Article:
Both the Establishment Clause and the Free Exercise Clause of the Constitution forbid the city from favoring one religion over another. If they rent to one religious group they have to rent to all.

    If the Court ruling stands and the Nation of Islam comes along asking to rent space, the City will have to agree. We will face the prospect of acolytes of Louis Farrakhan preaching from the lectern in school auditoriums some of their favorite verses from the Hadith; including the one suggesting that a heavenly future depends on Muslims killing Jews.

    Sunni Muslim Imams will be free to use City schools to
    preach that the Shia are apostates and that Hindus are heathens.

    The likes of Obama’s former pastor, Reverend Wright will be free to use New York City public schools to preach that Jews are responsible for the drug trade and the enslavement of African Americans and he will be able to use the public schools as a venue for disseminating his beliefs about why God should “damn” America.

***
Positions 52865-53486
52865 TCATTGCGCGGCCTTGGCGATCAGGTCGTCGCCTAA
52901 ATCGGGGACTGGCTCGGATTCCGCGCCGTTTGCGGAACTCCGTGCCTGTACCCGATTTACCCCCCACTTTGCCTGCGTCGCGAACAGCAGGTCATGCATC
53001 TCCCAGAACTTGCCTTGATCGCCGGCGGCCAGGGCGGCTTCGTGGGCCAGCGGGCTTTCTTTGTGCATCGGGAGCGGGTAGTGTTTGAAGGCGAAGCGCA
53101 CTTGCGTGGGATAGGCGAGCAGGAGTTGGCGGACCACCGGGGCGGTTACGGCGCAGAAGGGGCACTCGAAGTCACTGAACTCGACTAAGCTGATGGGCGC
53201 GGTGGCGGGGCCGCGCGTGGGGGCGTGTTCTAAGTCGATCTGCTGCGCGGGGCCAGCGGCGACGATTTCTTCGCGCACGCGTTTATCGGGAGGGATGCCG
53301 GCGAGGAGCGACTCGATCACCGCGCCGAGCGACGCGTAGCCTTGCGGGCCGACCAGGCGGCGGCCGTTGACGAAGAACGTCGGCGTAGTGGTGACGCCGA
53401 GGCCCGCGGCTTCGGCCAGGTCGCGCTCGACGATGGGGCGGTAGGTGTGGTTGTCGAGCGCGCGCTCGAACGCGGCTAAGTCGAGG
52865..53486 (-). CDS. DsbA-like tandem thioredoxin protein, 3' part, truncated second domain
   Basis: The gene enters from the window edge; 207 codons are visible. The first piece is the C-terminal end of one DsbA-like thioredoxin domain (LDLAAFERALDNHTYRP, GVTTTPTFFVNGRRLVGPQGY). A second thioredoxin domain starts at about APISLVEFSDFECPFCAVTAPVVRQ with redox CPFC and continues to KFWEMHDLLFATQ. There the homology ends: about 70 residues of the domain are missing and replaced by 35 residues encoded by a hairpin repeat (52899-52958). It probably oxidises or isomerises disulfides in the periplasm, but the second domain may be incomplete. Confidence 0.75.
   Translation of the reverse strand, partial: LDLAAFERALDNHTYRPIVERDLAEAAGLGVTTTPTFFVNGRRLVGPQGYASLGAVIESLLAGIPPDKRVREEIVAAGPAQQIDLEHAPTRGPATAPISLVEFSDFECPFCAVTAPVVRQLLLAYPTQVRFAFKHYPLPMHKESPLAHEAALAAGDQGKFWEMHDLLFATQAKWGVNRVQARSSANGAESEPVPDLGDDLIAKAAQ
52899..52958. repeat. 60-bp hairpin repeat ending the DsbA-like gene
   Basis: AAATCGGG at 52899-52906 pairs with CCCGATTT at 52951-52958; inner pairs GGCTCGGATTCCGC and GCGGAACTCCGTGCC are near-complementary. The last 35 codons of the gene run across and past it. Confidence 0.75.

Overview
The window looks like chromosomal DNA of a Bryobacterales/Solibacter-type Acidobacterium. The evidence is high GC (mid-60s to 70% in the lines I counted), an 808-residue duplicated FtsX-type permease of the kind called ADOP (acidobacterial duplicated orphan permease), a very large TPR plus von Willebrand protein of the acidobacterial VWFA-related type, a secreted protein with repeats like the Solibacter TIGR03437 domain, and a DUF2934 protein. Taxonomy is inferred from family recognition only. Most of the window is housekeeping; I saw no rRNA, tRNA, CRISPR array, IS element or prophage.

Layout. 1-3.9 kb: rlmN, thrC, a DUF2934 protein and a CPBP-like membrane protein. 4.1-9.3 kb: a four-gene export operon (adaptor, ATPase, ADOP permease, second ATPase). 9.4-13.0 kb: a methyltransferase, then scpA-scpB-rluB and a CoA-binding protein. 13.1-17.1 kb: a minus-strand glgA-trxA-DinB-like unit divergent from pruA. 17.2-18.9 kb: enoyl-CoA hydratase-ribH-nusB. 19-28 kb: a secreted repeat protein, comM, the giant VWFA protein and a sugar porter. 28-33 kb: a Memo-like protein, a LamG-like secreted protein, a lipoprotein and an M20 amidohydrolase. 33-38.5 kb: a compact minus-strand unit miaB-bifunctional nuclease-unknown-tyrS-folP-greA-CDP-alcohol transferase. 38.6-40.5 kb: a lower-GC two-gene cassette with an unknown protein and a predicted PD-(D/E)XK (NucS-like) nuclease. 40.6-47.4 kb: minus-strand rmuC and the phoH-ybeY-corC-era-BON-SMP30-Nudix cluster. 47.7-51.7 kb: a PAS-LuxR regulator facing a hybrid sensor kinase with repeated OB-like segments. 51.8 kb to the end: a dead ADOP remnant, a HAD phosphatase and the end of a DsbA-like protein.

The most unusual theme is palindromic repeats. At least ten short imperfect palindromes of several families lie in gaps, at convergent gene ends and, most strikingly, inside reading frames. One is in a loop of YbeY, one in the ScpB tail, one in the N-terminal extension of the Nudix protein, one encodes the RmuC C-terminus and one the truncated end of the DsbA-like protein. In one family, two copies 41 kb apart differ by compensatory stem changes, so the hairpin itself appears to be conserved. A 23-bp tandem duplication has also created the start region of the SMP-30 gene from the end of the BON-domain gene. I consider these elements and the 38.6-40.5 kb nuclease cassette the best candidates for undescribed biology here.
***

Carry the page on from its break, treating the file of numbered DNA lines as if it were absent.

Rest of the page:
If New York City rents space to even one religious group, it will also have to rent space to Reverend Terry Moran should he come asking; he’s the religious leader who included the burning of the Koran as part of a religious observance. It would also be constitutionalt required to rent space to Reverend Fred Phelps if he submitted an application. Reverend Phelps led demonstrations at the military funerals of soldiers killed in Iraq. He claimed the soldiers died as God’s punishment of the United States for it’s tolerance of gay Americans.